Englewood Textile Museum: Englewood was built on textile manufacturing, the one Appalachian industry that employed large numbers of women in public work. This museum, located in downtown Englewood, focuses on the role of women in the development of this unique Southern textile town and includes a rotating exhibit program. A winner of a Tennessee Association of Museums' Award of Excellence, the museum also includes The Company Store antique gift shop. The museum's organizers are currently working to restore an adjoining historical building to serve as an expansion of the museum. After hours, visitors can still enjoy the museum's Memory Gardens next door, a pocket park flanked by a mural depicting the history of Englewood. For more information, call 887-5455.
Etowah's Gem Theater: Located on Tennessee Avenue in Etowah, this historic theater hosts various cultural and entertainment activities, including plays, concerts and the annual Cousin Jake Memorial Bluegrass Festival. The Gem Players were recently named as Etowah's resident theater group. The theater also hosts the Etowah Arts Commission offices and a new art gallery. For more information, call 263-7608.
Midway Drive-In Theater: One of Tennessee's 15 remaining drive-in theaters, this historical entertainment resource features a large solo screen lit with double features. Annual dusk-till-dawn screenings are presented in conjunction with the July 4th & Labor Day weekends. The theater is also the site of various events throughout the year including flea markets, farmers markets, yard sales and bake sales. Call 263-2632.
Mayfield Dairy Farms Visitor Center: Birthplace of the renowned Mayfield Dairy brand, this thriving dairy factory in Athens offers free plant tours along with an enticing ice cream parlor and an exhibit on dairy farming history. Call 744-9509 or visit online at www.mayfielddairy.com
Swift Aircraft Museum: A fascinating resource for flight enthusiasts of all ages and abilities, this museum at the McMinn County Airport offers year-round exhibits of vintage Swift aircraft and historical information. The museum is also the site of the annual Swift fly-in, a three-day festival featuring vintage aircraft from across the country. Call 745-9547.
Striker's Premium Winery: This Athens winery on County Road 172 offers complimentary tasting of its wines before buying. Open daily. Call 507-8816.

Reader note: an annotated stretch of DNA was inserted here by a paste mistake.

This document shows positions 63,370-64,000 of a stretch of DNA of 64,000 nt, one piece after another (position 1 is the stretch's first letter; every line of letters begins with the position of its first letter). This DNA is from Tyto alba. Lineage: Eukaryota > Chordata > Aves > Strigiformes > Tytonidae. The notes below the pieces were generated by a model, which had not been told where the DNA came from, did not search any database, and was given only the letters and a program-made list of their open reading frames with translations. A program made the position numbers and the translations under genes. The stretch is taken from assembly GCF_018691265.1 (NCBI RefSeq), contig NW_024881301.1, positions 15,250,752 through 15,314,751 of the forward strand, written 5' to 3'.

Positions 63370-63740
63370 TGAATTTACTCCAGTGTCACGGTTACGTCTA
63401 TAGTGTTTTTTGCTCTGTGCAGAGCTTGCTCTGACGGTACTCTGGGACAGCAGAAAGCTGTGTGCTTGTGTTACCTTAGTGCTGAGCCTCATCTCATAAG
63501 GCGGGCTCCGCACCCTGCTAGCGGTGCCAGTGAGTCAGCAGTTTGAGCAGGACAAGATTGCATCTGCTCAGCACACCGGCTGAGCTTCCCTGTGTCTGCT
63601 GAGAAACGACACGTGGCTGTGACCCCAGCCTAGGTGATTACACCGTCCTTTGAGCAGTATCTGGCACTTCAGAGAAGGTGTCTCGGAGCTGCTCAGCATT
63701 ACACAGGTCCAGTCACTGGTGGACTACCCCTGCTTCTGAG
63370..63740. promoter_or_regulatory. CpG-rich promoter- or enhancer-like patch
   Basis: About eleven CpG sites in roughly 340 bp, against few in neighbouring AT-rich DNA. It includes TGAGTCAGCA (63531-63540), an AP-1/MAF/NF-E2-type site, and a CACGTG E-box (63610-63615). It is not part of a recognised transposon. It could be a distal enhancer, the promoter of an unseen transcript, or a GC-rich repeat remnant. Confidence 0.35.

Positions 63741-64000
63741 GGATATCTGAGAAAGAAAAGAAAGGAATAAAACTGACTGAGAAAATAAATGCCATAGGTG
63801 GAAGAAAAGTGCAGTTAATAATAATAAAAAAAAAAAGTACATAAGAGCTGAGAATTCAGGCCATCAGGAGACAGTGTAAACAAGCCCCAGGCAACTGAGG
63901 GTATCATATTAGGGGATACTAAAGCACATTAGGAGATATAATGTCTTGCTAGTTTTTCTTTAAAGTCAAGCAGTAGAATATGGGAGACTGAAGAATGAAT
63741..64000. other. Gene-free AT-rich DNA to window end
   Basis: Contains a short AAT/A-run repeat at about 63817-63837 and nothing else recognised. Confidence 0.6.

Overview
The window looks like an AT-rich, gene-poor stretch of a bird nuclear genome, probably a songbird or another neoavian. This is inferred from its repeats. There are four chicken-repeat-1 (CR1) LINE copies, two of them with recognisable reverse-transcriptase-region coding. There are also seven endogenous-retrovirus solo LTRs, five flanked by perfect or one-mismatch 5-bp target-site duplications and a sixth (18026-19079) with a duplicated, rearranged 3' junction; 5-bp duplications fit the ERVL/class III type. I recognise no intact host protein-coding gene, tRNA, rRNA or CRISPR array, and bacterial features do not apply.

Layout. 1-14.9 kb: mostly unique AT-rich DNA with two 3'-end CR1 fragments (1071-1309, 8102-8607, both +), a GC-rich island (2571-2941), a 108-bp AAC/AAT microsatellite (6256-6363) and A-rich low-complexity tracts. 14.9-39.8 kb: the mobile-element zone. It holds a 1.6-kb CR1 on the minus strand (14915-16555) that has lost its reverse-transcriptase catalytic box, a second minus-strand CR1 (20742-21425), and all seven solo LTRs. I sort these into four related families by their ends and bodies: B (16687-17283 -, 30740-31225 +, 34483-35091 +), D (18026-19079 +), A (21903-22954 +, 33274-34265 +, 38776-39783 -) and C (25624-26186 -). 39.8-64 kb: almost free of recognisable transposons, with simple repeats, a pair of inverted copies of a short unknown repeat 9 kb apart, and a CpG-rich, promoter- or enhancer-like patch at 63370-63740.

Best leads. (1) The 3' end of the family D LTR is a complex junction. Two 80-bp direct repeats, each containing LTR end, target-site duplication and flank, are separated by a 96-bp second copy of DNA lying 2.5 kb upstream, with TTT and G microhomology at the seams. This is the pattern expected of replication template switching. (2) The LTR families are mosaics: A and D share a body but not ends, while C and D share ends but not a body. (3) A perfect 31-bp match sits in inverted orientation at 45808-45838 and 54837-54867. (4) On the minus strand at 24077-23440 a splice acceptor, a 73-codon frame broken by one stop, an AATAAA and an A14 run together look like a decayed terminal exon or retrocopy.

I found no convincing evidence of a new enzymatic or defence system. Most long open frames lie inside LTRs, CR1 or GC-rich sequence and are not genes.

Watts Bar Dam and Lake: Located in Meigs County, the lake offers spectacular fishing, boating, water skiing, camping and hiking.
The Tennessee Valley Authority's hydroelectric dam offers a visitor's center and the nuclear plant is open to tour groups by prior arrangement. For more information, call the agency at (423) 365-8100.
A number of resorts, campgrounds and marina facilities are located on the lake, and it is not difficult to rent boats, canoes, fishing equipment or lodging. Call Meigs County Tourism at 334-5850 to obtain a brochure on campground, marina, and rental listings.
Meigs County Museum: The recently constructed new building is home to a collection of historical artifacts from Meigs County, as well as the Meigs County Archives. Call 334-4424 for more information.
Meigs County Courthouse: The 1902 courthouse in Decatur is listed on the National Register of Historic Places. The building is currently undergoing renovations to make it compliant with the Americans with Disabilities Act.
Jolly's Island: Also known as Hiwassee Island, Sam Houston once lived with the Cherokees in this District 1 wildlife preserve.
Scenic drives in Meigs County: Three great photo opportunities of an 1857 mill and home site off Clearwater Road and an 1885 iron truss bridge on County Road 403 are available in District 4, the Fairview community. There is also a community market off County Road 400.
Hiwassee River: Canoeing, kayaking, rafting and tubing are popular in Polk County. Known for its excellent fishing, the Hiwassee is regularly stocked with trout. A list of commercial outfitters and fishing guides is available by contacting the Tennessee Overhill, the Hiwassee Ranger station at 263-5486 or the Tennessee Department of Environment and Conservation at (423) 338-4133.
Ocoee River: An international favorite for whitewater enthusiasts with several commercial river outfitters and expert guides to help capture the excitement of Class IV rapids. For a list of whitewater outfitters, call the Ocoee Ranger station at (423) 338-5201 or the Tennessee Department of Conservation at (423) 338-4133.
Ducktown Basin Museum: Located in Polk County on the grounds of the Historic Burra Burra Copper Mine, the museum exhibits help visitors understand the environmental and cultural history of Tennessee's only copper district. Listed with the National Register of Historic Places, the museum also offers great photo opportunities from its overlook. Nearby worker villages and historic mine structures can be found in other parts of Ducktown and in the neighboring towns of Copperhill and Isabella. Call (423) 496-5778.
Ducktown Green-Gold Conservatory: Features one of the southernmost native cranberry bogs in the United States. It is owned by the adjoining Ducktown grammar school, a former college featuring ornate architecture also listed on the National Register of Historic Places.